India gives assistance but does not take advantage is the message Prime Minister Narendra Modi sought to convey at the inauguration of the Mauritius Supreme Court building. Mr Modi underlined that Indian development assistance comes without conditions and is not influenced by political or commercial considerations. While this is a mild exaggeration, there is nonetheless a sharp contrast between the nature of Indian aid and the more rapacious assistance provided by China. This difference, whose core element is transparency regarding the aid project’s finances, is something New Delhi needs to propagate as international aid becomes increasingly strategic in nature.
China’s international assistance programme has a black box at its centre. Bribing governments, imposing debt levels that constrain sovereignty, and attaching strings that include military access are par for the course when it comes to Beijing’s assistance. There is also evidence that Beijing’s supposed price advantage is largely mythical, especially if one includes life cycle costs. China has already taken things to the next level. Its Digital Silk Road and similar projects demand the alignment of a recipient country’s standards and rules for data or infrastructure with those of Beijing’s. This gives China a long-term hammerlock on that country’s future.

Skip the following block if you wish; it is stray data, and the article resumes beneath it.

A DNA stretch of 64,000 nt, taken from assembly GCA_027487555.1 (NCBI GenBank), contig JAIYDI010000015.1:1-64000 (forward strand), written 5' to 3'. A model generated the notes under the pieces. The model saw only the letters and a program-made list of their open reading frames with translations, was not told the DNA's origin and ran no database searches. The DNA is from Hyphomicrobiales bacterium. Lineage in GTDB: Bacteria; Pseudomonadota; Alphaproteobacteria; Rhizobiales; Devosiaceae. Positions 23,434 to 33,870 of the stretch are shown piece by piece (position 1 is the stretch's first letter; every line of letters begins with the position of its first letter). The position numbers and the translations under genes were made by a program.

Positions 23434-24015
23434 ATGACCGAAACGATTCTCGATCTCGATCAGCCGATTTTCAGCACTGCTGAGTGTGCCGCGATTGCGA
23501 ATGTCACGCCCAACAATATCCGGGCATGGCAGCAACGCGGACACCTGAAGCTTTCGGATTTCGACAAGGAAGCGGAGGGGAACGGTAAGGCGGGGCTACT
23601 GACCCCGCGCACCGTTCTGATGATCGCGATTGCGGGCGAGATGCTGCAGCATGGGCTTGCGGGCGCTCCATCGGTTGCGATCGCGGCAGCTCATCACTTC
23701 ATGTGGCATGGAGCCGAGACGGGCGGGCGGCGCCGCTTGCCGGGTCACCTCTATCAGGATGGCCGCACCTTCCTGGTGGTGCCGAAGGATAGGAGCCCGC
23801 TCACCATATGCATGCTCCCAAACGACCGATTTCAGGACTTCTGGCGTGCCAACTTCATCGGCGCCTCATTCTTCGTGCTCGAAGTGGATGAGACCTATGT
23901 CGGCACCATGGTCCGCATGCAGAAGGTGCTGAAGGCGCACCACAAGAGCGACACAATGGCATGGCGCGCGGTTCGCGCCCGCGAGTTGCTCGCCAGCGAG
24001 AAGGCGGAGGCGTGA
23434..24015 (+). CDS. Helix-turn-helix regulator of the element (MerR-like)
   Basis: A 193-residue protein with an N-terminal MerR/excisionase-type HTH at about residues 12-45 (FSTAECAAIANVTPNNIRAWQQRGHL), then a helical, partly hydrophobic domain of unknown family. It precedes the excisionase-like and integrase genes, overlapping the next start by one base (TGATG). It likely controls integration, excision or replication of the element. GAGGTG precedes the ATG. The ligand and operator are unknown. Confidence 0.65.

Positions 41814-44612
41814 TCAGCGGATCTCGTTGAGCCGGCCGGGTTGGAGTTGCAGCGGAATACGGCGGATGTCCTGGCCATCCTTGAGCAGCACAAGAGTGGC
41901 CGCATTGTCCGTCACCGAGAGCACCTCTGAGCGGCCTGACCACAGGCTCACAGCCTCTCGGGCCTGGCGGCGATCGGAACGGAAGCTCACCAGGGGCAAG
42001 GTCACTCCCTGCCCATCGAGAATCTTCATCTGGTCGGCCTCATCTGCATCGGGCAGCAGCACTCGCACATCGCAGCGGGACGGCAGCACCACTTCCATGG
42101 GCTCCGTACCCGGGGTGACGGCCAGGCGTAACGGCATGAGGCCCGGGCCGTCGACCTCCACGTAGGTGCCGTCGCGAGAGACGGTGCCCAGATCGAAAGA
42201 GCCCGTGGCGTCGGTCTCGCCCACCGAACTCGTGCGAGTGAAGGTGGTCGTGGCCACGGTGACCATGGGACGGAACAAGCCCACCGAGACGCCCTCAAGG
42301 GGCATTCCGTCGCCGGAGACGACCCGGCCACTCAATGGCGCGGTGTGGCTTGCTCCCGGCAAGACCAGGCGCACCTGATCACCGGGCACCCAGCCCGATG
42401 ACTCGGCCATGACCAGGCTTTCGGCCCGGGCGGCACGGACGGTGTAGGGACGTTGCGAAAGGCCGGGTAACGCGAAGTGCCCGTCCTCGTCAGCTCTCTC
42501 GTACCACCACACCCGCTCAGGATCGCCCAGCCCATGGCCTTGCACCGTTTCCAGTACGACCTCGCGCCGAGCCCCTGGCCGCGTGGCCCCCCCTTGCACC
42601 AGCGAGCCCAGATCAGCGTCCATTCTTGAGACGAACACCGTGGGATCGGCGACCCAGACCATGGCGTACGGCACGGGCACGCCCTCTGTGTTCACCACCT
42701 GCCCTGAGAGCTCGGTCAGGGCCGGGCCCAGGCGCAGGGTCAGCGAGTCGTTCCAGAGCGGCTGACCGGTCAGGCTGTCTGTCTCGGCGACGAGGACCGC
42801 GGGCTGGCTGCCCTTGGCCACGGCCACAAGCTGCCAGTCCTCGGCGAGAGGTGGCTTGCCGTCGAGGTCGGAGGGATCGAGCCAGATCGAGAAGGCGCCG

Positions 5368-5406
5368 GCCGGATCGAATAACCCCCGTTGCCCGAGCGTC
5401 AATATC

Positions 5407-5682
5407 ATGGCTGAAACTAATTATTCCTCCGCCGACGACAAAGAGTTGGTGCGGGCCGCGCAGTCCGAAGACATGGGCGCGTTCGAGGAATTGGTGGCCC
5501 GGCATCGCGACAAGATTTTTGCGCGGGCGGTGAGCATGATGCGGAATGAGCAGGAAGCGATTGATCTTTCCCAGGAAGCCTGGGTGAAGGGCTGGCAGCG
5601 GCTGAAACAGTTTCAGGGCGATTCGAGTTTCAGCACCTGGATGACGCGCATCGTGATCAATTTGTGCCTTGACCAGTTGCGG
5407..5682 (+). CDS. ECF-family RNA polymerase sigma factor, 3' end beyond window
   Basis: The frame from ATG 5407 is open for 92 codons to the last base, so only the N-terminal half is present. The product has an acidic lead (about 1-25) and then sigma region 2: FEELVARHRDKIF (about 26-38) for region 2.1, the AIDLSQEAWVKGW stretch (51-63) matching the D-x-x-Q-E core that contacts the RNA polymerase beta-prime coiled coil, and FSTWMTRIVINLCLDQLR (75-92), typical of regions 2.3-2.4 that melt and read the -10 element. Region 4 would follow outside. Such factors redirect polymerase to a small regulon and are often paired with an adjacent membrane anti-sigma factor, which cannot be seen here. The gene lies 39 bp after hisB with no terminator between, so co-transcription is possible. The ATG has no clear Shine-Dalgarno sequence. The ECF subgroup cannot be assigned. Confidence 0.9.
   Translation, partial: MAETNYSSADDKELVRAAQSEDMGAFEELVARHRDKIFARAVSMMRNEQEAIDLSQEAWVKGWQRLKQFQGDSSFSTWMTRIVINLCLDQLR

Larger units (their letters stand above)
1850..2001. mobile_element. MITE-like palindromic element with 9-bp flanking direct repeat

India’s response has to be manifold. One, India needs to introduce an element of rules-setting in its own aid programmes, though legitimate ones drawn from multilateral agencies. Two, it needs to become more cooperative about aid. China does not lack money power. But its aid programmes are no match for the combined funding provided by Japan, the United States, India and other like-minded countries. Three, assistance protocols have become infected by the agendas of non-governmental organisations. This has made projects by multilateral financial institutions nightmarishly difficult to implement. As one African leader noted, it takes five years to do the World Bank’s paperwork to build a road, more time than the Chinese take to survey and build the road. India needs to take the lead in propagating a more streamlined aid process. Finally, New Delhi has made its own assistance increasingly more structured and transparent than it was done in the past. However, it needs to go beyond the normal and begin to hard sell its unique accomplishments such as using biometric identity to better target welfare systems or promoting digital payments through smartphones.